• Caveat Microdata dissemination must maintain confidentiality of individual units: people, households or enterprises. Individual data collected by statistical agencies for statistical compilation, whether they refer to natural or legal persons, are to be strictly confidential and used exclusively for statistical purposes. Principle 6 United Nations Fundamental Principles of Official Statistics http://unstats.un.org/unsd/dnss/gp/fundprinciples.aspx
  • Legal basis in Rwanda Source: Law on the organisation of statistical activities in Rwanda. Chapter VI: Statistical Confidentiality, Article 17: Prohibited dissemination of information (N° 45/2013 of 16/06/2013) Data collected by the institutions of the national statistical system through surveys or any other method of collection are protected by statistical confidentiality. Statistical confidentiality implies that the dissemination of such data as well as statistical information which can be calculated from them, shall be conducted in a way that those who provided it are not identified whether directly or indirectly.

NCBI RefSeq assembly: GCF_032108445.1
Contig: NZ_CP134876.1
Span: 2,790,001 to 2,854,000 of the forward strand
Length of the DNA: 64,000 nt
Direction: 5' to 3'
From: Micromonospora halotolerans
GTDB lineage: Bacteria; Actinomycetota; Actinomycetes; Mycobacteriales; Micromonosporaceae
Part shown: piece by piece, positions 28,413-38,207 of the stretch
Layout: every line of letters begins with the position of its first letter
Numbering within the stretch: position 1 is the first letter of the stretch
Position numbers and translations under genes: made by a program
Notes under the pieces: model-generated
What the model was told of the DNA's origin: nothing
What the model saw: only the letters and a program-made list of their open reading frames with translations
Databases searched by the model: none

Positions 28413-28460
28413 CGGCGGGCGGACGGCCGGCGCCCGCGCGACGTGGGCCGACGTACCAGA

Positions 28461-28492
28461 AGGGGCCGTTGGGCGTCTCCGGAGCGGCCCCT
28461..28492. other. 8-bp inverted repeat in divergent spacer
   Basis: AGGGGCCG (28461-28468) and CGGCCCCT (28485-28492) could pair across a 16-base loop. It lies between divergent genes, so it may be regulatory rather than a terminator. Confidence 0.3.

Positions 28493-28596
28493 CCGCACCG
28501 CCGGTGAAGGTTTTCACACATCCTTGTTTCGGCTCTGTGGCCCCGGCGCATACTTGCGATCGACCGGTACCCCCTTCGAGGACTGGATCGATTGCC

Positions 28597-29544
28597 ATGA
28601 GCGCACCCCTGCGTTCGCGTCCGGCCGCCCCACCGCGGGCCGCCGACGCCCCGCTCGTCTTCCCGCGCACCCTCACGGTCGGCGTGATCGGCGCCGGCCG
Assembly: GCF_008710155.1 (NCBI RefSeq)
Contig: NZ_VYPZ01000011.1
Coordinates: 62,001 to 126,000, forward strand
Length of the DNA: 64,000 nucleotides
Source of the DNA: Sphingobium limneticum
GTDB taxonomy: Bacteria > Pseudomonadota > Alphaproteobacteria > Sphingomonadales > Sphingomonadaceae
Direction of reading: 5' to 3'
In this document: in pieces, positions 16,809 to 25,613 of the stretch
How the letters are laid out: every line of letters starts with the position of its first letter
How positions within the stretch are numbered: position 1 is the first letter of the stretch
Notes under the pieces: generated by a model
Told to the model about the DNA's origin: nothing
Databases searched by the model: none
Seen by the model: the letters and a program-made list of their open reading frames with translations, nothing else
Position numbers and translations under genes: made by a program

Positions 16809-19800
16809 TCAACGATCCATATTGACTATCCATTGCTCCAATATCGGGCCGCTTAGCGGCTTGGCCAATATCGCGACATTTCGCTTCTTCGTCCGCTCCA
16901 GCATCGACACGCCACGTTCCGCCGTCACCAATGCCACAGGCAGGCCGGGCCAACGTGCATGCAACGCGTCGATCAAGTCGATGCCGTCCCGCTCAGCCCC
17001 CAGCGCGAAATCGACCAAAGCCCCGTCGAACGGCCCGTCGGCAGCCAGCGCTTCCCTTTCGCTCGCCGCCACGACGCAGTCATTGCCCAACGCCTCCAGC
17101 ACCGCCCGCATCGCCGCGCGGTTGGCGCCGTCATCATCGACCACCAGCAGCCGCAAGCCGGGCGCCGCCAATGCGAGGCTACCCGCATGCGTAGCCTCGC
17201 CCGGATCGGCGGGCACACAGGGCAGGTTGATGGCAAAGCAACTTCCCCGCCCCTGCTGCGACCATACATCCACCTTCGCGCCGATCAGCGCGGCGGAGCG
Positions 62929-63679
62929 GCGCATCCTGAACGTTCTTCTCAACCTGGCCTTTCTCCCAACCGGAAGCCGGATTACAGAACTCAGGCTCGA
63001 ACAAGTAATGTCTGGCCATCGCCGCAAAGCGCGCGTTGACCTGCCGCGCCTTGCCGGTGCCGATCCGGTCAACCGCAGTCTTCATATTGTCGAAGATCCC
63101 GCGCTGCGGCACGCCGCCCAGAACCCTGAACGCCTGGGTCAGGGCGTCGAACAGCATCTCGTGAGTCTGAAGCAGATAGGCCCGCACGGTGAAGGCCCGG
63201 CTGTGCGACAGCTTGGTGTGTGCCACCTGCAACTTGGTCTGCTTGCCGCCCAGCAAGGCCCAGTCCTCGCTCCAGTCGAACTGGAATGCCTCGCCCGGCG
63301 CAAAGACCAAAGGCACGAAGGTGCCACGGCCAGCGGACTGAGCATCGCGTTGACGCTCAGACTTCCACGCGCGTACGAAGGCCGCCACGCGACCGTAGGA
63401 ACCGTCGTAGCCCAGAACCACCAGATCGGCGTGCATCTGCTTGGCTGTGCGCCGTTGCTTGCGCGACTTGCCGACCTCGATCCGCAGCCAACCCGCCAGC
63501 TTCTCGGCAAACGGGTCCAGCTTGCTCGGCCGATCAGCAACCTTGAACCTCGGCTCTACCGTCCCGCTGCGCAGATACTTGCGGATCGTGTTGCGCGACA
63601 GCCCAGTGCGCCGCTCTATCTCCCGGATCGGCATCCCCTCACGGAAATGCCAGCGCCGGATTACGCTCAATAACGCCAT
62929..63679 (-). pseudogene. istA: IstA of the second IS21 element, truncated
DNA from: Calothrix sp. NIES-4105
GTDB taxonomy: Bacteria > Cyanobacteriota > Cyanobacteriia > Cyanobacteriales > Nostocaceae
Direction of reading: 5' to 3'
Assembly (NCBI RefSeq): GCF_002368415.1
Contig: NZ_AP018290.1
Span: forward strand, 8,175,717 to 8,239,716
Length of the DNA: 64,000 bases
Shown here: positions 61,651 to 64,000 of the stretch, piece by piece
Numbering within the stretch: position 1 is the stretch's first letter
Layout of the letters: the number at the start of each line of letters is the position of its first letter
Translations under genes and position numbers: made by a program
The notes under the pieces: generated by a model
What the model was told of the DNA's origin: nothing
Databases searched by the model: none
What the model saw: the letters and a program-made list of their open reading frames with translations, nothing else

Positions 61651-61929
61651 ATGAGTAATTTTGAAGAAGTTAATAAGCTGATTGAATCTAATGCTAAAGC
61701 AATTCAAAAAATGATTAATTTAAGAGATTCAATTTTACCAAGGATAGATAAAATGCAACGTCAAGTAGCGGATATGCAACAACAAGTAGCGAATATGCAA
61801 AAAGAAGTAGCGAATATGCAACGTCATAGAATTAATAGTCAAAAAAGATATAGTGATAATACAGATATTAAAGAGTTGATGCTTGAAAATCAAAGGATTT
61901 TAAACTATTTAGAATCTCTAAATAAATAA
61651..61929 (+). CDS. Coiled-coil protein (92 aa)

• Access
  • Access benefits • Fosters diversity of research • Increases transparency and accountability • Mitigates duplication of data collection work • Increases the quality of data https://unstats.un.org/unsd/accsub-public/microdata.pdf
  • Access assurance in Rwanda The anonymous basic databases on individuals and other institutions shall be accessible to researchers who, however, shall be committed to : 1° make a written note, that they shall not communicate to any person the contents of such databases without the written authorization of the National Institute of Statistics of Rwanda; 2° give to the National Institute of Statistics of Rwanda, the findings of their research. Source: Law on the organisation of statistical activities in Rwanda. Chapter VI: Statistical Confidentiality, Article 19: Accessibility to anonymous basic database not to be published (N° 45/2013 of 16/06/2013)
  • Challenges